In 1951 Goldson and Richardson were arrested and tried for sedition against the British colonial government in connection with an article in the Belize Billboard entitled “Kingship and the People.” They were found guilty and sent to Her Majesty’s prison on Goal Lane in Belize City where they served nine months with hard labor and upon their release in August 1952 were received as heroes of the nationalist movement. (See historic photo of Goldson and Richardson upon their release below.) While Goldson and Richardson were on trial, Price was absent traveling abroad with his boss Robert Sydney Turton, and Johnny Smith had distanced himself in the wake of Goldson’s and Richardson’s imprisonment and the implicit British aggression and retaliation against the PUP leadership. At the same time Pollard had been offered a job by the American Trade Unions to travel and promote trade unionism in Central America and the Caribbean. The American job was paying US $200 per month, yet Pollard determined to take up the leadership of the PUP and the BHGWU for little or no financial compensation. At the same time, Pollard was married with his wife, Eleanor Elizabeth Pollard and four young children, Nicholas Jr., Elizabeth, Therese and Michael. Yet, Pollard made a big sacrifice to stay in Belize and ensure the success of the PUP and the nationalist movement.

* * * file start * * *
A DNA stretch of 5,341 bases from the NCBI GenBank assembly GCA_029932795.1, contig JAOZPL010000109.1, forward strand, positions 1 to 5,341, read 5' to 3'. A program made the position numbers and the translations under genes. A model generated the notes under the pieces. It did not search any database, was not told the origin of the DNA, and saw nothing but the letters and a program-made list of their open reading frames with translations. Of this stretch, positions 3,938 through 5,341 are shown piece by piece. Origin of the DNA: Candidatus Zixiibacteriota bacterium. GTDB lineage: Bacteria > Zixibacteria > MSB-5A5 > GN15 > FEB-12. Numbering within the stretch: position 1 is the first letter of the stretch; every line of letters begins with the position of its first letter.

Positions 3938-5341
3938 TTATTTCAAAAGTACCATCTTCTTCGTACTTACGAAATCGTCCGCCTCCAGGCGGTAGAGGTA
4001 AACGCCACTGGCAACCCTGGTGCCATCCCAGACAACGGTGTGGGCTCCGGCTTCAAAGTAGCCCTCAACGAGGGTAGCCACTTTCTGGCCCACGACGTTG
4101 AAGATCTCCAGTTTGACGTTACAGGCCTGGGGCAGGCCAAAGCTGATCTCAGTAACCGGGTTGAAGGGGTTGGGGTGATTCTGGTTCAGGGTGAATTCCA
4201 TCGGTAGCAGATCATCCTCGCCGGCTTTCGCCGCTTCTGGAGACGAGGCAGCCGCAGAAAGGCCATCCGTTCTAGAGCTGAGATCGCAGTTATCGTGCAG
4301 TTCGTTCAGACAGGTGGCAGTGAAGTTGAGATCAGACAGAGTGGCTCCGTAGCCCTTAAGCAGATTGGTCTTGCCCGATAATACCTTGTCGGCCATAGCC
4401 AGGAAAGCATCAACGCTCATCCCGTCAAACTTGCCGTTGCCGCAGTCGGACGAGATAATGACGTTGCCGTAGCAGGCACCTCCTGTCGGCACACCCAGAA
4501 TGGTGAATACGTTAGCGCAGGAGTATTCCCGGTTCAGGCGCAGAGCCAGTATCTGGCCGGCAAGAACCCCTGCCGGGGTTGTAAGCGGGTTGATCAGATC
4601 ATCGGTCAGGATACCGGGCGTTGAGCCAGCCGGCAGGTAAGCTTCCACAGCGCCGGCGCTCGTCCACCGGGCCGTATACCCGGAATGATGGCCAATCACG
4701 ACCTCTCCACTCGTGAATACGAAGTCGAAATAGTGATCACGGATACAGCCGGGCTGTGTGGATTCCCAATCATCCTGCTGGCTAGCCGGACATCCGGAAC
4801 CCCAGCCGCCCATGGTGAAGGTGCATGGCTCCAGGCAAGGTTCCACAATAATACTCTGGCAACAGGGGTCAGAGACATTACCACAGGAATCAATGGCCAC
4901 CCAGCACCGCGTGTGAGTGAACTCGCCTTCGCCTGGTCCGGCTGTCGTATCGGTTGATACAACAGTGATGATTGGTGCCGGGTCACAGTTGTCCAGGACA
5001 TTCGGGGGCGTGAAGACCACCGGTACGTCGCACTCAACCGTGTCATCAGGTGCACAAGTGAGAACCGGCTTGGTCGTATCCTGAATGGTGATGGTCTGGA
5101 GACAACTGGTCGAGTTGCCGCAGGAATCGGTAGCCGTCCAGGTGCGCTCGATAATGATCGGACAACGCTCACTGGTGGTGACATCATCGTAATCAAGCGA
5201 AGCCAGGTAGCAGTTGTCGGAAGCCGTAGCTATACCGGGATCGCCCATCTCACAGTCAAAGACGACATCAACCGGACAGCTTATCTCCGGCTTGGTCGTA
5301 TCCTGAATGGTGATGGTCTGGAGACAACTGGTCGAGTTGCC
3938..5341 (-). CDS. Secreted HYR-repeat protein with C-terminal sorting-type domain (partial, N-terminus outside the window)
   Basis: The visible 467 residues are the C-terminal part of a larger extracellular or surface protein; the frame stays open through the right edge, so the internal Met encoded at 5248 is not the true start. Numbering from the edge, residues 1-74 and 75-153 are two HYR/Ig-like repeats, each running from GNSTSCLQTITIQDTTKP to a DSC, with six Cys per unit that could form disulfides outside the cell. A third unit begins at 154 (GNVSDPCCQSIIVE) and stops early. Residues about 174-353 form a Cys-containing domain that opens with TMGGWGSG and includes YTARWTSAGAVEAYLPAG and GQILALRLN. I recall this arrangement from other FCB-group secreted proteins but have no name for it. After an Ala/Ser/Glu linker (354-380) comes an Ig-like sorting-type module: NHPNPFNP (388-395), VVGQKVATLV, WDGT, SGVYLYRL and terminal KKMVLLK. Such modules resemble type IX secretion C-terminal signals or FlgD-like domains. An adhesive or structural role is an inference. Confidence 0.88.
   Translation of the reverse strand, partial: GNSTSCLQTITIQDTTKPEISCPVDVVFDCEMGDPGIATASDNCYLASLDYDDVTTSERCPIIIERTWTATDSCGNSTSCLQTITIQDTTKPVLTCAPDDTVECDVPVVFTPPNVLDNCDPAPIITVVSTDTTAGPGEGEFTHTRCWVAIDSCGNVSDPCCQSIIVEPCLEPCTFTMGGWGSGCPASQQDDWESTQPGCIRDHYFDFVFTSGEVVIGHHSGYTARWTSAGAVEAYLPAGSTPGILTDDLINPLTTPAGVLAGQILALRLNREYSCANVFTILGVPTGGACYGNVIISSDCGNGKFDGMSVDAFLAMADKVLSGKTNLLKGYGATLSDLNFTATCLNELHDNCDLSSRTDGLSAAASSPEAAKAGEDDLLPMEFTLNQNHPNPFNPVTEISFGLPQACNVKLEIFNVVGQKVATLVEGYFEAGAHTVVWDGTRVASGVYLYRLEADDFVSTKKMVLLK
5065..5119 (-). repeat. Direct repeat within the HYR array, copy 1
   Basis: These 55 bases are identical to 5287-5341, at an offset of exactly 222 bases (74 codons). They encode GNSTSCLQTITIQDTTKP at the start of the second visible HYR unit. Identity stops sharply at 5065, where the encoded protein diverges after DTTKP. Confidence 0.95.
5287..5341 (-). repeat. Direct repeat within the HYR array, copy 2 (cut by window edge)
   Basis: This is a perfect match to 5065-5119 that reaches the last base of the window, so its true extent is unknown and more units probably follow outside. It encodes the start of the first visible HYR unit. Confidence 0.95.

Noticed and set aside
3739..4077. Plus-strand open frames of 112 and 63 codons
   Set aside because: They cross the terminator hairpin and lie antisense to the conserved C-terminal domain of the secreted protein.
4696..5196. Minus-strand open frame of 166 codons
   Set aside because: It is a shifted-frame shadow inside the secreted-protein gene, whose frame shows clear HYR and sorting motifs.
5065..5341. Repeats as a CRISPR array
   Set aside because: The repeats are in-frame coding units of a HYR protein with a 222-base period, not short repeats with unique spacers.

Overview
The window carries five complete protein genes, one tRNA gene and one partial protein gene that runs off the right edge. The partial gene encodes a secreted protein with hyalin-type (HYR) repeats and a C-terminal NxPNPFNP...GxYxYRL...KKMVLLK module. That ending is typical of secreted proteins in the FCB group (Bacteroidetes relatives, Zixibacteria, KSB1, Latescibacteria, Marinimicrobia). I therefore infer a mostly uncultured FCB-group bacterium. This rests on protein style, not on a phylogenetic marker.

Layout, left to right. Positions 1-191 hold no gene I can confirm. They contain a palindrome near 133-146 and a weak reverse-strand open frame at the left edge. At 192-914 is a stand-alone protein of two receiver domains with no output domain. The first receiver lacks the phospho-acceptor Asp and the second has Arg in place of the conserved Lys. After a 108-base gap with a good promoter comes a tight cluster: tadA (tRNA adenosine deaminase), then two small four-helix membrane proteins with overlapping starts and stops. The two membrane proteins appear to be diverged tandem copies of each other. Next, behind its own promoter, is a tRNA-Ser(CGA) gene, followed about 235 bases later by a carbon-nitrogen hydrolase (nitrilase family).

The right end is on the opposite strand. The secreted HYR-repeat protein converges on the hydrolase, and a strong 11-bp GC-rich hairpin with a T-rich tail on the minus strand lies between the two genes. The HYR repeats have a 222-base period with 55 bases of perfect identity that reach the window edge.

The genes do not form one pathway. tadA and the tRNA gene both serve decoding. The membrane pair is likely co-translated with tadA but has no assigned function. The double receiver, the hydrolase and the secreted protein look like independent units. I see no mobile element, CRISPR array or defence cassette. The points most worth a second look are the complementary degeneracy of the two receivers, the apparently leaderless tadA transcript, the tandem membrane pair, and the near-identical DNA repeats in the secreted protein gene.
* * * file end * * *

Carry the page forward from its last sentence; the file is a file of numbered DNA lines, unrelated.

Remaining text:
Leigh Richardson and Philip Goldson are received as heroes after their release
from prison in August, 1952.
The conditions in the colony had worsened as the cost of living index was at $25.29 while workers received $18.60 per 48 hour work week without injury compensation. All attempts by the labor advisory board to negotiate increased wages with The Belize Estate & Produce Co. Ltd. and the United Fruit failed. On October 20th, 1952, the BHGWU launched its historical national strike which was led by Phillip Goldson, Leigh Richardson (both men had recently been released from prison), Herman Jex and Nicholas Pollard, Sr. It is to be noted that George Price who was president of the BHGWU in 1952 was absent from the strike.
See Belize Billboard articles on the 1952 strikes:
In 1954 the first national general elections under Adult Suffrage took place at the St. Mary’s Hall in Belize City where both the PUP and the National Party (NP) contested. Herbet Fuller and Johnny Smith contested on behalf of the National Party. Successful PUP candidates included Phillip Goldson, party leader Leigh Richardson, Herman Jex (president of the BHGWU in 1954 – union elections were held every two years), Enrique Depaz and George Price.
For the first time in Belizean history, local Belizeans were elected (not appointed by the British governor) to the British Honduras Legislative Assembly. The Nationalist Movement had won a voice in the politic affairs of the colony.
In December of 2001, Nick Pollard, Sr. sat down for a video interview. He talked extensively about his involvement in Belizean politics, credit unions, and trade unions. The interview has been edited into mini video segments for easy access and topic organization. As more segments are available they will be posted. Some video clips are presented using Real Media (Download Real Player), and some clips are presented using Flash video (you may be prompted to download the Flash player).
Slideshow of photos of Belizean Independence Celebrations over the years
Sept 21, 2011 HAPPY 30th BIRTHDAY BELIZE!
Photos taken by Fr. Dick Pearl, S.J. 1981 - 1983
Independence Is Just The Beginning
Photos courtesy The Craig Family Collection. Independence Day September 21, 1981, Belmopan